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Sep 30, 2020

It may be time to (re)consider the retail investor


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Open the business section of any newspaper, tune into CNBC or Cheddar, or visit your favorite financial market website and you’ll feel like just about everyone is currently opining about ‘the rise of the retail investor’. Even The Economist this month warns: ‘Beware the power of the retail investor.’

Joe Mecane, formerly of the NYSE and now with Citadel Securities, recently shared on Bloomberg TV that retail investors currently account for 20 percent of stock-market activity on average and nearly one quarter of trades on peak days, up from 10 percent of the market’s trades in 2019.

Retail ownership may be larger than you think

While all the hype recently has been over younger investors flooding into the market due to brokerages including E*Trade, TD Ameritrade and Charles Schwab removing their commission fees and next-gen-centric sites such as Robinhood, Acorns and Stash redefining the trading experience, in reality, over the past five years the percent of shares held by retail investors in US companies has remained relatively unchanged at a meaningful and material 30 percent (approx) of the shareholder base. 

And if this is the case, why have the investor relations teams not found there to be significant ROI in dealing with these important stakeholders?

Shareholder ownership composition

Shareholder ownership composition graph


Source: Broadridge ProxyPulse


There are many brand name companies featuring consistently high levels of retail ownership:

Retail ownership graph

Source: Institutional ownership from and insider/exec from proxy filings


The benefits of retail investors

Our research shows that the investor relations and marketing departments of major publicly traded companies are beginning to recognize that the value equation is tipping in favor of direct and proactive retail shareholder interaction. 

According to Nicole Maselli, head of sales at Stockperks, the first platform that connects retail shareholders and corporates: ‘There is significant purchasing power behind retail investors.’

A November 2019 McKinsey report notes that global assets under management in North America exceeded $43 tn in 2019, with estimates indicating that retail investors comprise $15 tn (35 percent) of that total. ‘Yet corporates traditionally have had minimal direct interaction with their retail shareholders and are missing out on countless opportunities to engage directly,’ comments Maselli.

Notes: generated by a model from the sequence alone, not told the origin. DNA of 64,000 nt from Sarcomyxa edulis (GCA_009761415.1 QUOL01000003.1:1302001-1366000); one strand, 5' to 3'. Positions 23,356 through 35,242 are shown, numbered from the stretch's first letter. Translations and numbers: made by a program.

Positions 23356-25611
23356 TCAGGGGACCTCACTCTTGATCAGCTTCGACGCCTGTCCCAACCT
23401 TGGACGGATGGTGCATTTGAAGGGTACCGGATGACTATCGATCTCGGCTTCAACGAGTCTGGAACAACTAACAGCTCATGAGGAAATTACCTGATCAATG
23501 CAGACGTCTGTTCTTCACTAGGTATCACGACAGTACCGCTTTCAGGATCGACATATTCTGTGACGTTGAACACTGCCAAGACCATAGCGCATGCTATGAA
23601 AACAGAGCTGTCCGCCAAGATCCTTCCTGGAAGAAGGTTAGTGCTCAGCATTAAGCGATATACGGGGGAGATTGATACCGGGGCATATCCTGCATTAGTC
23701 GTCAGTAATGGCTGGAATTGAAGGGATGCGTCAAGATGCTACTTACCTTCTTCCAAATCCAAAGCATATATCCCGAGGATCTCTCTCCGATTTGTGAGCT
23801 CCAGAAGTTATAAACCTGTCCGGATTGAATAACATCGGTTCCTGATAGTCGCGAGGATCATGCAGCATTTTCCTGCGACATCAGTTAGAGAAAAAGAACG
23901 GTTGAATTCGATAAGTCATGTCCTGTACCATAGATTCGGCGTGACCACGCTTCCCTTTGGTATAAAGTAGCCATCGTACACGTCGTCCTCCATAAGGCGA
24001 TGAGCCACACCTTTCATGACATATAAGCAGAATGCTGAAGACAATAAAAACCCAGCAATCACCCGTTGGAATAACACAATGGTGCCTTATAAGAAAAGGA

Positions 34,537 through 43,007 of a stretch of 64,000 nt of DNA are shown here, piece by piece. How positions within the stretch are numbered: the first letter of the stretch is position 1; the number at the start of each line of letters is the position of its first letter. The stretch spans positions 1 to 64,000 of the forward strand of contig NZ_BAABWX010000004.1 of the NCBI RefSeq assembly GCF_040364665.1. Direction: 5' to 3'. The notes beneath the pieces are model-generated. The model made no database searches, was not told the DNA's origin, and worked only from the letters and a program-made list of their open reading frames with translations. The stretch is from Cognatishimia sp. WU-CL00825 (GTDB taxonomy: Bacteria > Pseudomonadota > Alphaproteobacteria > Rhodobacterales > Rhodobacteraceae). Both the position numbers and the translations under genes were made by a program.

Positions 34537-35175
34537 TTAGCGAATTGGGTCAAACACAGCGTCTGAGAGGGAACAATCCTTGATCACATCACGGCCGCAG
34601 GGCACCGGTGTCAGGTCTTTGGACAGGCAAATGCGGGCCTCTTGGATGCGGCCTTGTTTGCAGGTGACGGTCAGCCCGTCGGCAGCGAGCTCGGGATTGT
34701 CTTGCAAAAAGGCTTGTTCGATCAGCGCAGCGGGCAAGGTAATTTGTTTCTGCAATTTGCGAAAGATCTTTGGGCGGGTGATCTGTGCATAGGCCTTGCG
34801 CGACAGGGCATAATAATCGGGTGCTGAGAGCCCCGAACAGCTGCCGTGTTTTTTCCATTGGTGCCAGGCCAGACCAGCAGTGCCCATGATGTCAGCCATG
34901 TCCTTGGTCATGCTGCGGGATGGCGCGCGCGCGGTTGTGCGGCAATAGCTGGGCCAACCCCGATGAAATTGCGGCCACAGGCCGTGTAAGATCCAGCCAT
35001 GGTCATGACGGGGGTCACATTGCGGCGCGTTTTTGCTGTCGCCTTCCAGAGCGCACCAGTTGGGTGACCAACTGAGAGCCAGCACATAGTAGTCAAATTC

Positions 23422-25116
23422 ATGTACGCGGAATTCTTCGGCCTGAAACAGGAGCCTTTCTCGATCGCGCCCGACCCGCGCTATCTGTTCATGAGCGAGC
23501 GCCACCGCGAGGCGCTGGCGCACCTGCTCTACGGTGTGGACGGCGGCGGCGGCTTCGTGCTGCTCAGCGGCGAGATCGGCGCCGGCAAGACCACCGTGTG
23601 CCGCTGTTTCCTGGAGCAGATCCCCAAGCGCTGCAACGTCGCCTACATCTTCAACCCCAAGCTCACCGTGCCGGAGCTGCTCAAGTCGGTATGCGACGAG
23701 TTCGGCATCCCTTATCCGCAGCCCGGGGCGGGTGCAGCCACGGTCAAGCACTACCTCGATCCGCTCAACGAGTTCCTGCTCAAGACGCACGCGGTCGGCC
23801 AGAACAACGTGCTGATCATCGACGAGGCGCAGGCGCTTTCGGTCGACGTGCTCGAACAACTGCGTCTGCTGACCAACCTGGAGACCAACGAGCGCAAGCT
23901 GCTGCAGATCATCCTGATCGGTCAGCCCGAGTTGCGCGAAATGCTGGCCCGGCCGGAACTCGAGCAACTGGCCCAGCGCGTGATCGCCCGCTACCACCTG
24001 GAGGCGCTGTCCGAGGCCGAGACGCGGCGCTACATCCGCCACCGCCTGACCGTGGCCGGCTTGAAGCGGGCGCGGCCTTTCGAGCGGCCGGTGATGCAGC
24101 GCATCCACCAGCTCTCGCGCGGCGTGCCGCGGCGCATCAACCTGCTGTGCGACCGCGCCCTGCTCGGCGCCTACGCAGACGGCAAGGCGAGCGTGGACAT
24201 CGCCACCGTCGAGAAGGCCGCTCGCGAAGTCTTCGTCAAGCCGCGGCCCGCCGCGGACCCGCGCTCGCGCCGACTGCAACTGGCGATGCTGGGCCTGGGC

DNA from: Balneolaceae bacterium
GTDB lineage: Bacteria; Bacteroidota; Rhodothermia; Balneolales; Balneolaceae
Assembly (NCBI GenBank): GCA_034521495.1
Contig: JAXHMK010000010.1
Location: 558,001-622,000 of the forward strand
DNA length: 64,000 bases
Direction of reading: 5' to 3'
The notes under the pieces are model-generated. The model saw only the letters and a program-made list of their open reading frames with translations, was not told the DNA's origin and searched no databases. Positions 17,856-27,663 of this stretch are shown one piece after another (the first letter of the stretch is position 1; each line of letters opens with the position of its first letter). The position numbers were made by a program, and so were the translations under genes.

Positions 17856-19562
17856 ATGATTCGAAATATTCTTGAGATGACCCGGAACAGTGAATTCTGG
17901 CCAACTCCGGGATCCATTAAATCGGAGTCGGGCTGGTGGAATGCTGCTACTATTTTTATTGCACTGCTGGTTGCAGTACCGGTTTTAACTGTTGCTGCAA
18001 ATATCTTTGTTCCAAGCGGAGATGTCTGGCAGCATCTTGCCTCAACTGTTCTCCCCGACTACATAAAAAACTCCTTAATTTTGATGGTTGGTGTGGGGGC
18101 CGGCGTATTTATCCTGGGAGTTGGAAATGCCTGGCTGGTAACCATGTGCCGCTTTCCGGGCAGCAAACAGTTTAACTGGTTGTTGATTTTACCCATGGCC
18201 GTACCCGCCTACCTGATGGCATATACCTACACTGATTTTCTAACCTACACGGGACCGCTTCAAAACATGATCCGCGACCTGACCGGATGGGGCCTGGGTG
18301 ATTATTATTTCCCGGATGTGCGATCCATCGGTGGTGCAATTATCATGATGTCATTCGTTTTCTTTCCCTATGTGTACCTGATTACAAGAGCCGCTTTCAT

For investor relations officers, the upside to be gained from engaging with these stakeholders cannot be discounted:

  • Liquidity – Retail investors are said to have cash levels in their accounts at all-time highs. Retail shareholders broaden the depth and breadth of a company’s shareholder base and can make investment purchases with fewer decision-layers than an institution
  • Stability – Retail investors tend to buy and hold their stocks for a longer period than institutional investors, providing a long-term stable capital base
  • Voting support – Their votes count. Retail investors are known to historically vote in favor of management. Given their potential large representation of the shareholder base, the retail vote can help you meet requirements to pass impactful actions at proxy time
  • Company support – In times of volatility (such as the Covid-19 pandemic impact), there are many buying opportunities as many stocks continue to trade at discounts. Retail investors could show their support for the companies they know and believe in during difficult times
  • Brand loyalty – Although ‘building and maintaining’ the brand doesn’t necessarily fall within the remit of an IR officer, there is a strong correlation between retail shareholding and purchasing habits. Shareholders are much more likely to purchase from you repeatedly if they are ‘owners’.

Recommendations about engagement with retail investors

There appears to be a misconception that retail investors will bog down investor relations teams with mundane and irrelevant questions. There have certainly been times when retail shareholders would call or email and be directed to the company website’s investor FAQs, but that is not what we are talking about today. What we are talking about today is communicating in a bi-directional manner with shareholders via a free app that enables sentiment surveys, investor messaging and marketing campaigns.

Stockperks was founded in 2019 based on the premise of making communication with retail shareholders simple, seamless and cost-effective. The new investor relations and marketing solution allows corporates to reward retail shareholders for their loyalty with exciting perks, including exclusive product offerings, discounts, free items and special experiences. In return, the IR, marketing and corporate governance teams gain aggregated insight into the demographics, sentiment and investment characteristics of their retail shareholder base.  Investor relations teams can use the insights gained from Stockperks to craft more effective retail investor programs.

Interestingly, the concept of offering shareholder perks is far from new. In Japan, shareholder perks (called yuutai) are a common practice and remain a key part of Japanese investment culture. There are more than 1,500 companies offering perks to shareholders in Japan today.

While the greatest generation of American retail investors is beginning to age, it appears there may be a new highly engaged generation of investors being ushered in by technological innovations, low barriers to entry and significant purchasing power. We believe it may be time to (re)consider focusing on the retail investor.


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